• Overall
    4 out of 5 stars
  • Performance
    3 out of 5 stars
  • Story
    3 out of 5 stars
Profile Image for Elastic
  • Elastic
  • 03-17-22

Tight start; saggy ending

I’ve read a couple of biographies over the years, so I’d heard a lot of these stories before. I was also aware that me understanding of Talking Heads is very David Byrne centric; so I wanted to hear an alternative perspective.

On that score, Frantz doesn’t hold back with the zeal of someone who has nothing to lose; what ever friendship might have been there is well and truly gone.

On balance however, the truth appears to rest somewhere in between. For instance, Frantz’ contention - that Busta Cherry was co-opted into the group by Byrne to undermine Tina - is contradicted by a recent interview with Jerry Harrison in Rolling Stone, who claimed both he and David wanted Cherry on tour.

To be sure, it must be challenging to share a band with an ambitious megalomaniac with no apparent social skills, but equally it can’t be easy sharing a band with a devoted married couple.

Unlike Sonic Youth, who broke up when Moore and Gordon separated, Frantz and Weymouth’s marriage and working relationship has endured. This in itself makes the book worthwhile.

For me, the most valuable insight appears in the closing paragraphs. And no, it’s not about the band, it’s about parenthood.

I admire and envy their success. For I was once in a band who attracted the attention of Seymour Stein. Alas, it was not to be.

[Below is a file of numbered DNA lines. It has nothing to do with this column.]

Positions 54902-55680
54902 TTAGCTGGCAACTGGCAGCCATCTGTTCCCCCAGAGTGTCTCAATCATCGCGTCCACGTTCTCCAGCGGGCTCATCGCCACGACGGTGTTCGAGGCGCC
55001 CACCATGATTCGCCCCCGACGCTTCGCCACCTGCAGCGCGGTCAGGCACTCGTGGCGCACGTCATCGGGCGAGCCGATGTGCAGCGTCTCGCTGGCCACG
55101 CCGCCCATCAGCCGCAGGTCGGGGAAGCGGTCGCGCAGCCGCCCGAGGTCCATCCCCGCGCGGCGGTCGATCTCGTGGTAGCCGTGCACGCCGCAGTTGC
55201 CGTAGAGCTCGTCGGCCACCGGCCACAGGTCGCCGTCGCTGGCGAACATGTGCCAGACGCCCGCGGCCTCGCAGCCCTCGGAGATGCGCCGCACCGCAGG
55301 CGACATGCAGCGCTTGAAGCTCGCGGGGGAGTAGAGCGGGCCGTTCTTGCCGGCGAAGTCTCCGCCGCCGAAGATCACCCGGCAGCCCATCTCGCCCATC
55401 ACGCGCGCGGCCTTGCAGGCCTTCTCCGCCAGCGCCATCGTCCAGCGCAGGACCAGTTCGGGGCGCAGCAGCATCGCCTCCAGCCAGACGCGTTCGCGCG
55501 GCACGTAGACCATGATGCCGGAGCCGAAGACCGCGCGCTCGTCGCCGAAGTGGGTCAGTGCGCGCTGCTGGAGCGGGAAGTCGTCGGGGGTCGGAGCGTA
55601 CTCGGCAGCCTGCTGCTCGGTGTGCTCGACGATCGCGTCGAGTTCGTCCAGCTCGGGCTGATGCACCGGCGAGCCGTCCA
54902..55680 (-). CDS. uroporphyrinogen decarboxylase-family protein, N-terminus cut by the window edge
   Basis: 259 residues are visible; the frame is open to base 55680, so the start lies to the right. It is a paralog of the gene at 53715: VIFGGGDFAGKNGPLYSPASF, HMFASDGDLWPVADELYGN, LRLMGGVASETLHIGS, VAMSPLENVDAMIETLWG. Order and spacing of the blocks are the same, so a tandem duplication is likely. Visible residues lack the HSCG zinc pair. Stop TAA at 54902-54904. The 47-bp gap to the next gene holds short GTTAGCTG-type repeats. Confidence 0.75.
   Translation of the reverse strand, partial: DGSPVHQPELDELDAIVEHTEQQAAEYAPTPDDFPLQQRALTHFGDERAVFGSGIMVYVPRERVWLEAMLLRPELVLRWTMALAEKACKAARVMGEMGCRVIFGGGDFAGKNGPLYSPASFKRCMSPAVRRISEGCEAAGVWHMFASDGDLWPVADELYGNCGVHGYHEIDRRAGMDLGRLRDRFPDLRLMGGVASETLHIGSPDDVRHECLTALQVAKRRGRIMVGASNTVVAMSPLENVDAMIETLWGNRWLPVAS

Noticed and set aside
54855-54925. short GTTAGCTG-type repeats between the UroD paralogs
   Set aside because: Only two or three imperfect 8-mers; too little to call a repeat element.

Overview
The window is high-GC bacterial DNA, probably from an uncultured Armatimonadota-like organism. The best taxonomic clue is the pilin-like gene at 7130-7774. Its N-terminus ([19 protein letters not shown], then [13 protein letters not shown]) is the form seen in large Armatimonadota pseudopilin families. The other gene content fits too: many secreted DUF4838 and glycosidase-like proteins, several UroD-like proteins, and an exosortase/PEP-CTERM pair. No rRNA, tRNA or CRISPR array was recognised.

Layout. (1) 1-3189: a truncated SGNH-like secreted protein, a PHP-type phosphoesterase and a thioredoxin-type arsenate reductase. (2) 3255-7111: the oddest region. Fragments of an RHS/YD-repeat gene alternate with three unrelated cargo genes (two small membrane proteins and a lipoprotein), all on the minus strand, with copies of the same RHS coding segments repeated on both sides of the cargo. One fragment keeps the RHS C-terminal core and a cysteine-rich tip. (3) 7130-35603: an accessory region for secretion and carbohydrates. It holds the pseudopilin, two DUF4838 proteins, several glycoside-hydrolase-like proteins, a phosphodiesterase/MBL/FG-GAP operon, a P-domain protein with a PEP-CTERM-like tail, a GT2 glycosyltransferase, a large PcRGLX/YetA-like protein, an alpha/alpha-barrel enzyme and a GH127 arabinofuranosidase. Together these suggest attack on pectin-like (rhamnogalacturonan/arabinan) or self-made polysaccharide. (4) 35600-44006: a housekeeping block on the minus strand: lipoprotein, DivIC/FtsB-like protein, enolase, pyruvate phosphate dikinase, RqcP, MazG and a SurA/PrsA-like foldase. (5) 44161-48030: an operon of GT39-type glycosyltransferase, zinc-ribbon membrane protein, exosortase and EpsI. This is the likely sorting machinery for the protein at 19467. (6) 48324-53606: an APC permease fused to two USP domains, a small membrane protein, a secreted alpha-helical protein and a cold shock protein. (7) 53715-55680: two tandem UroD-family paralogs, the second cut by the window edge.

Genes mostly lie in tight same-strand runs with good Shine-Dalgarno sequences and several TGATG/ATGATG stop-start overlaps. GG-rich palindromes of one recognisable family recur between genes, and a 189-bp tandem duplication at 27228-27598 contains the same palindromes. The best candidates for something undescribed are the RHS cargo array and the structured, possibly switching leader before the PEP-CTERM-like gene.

• Overall
    5 out of 5 stars
  • Performance
    5 out of 5 stars
  • Story
    5 out of 5 stars
Profile Image for Gary
  • Gary
  • 01-25-22

Essential

If you are a fan of Talking Heads, TTC, David Byrne or the New York Nu Wave, this is a fantastic book. Also gives best insight into Chris Blackwell’s Compass Point studios at its most prolific period

  • Overall
    2 out of 5 stars
  • Performance
    2 out of 5 stars
  • Story
    2 out of 5 stars
Profile Image for Alan A.
  • Alan A.
  • 11-19-21

Sadly, a disappointment

I’m sorry to have to say that this isn’t very good on any level. It’s poorly written, poorly edited and poorly read.

If you like lists it might suit you: set lists, lists of gigs, lists of bands who have played at venues, recorded at studios or that other people have played with, produced, or met.

Left me thinking that David Byrne might not be the only person who was in Talking Heads who is not neurotypical.

  • Overall
    5 out of 5 stars
  • Performance
    5 out of 5 stars
  • Story
    5 out of 5 stars
Profile Image for Colin Sumby
  • Colin Sumby
  • 08-24-21

marvellous

a peek behind the scenes of one of the great movers and shakers in popular music of the 20th century.

Sort by:
Filter by:
  • Overall
    3 out of 5 stars
  • Performance
    2 out of 5 stars
  • Story
    3 out of 5 stars
Profile Image for ausgraeme
  • ausgraeme
  • 10-09-22

A bit of a letdown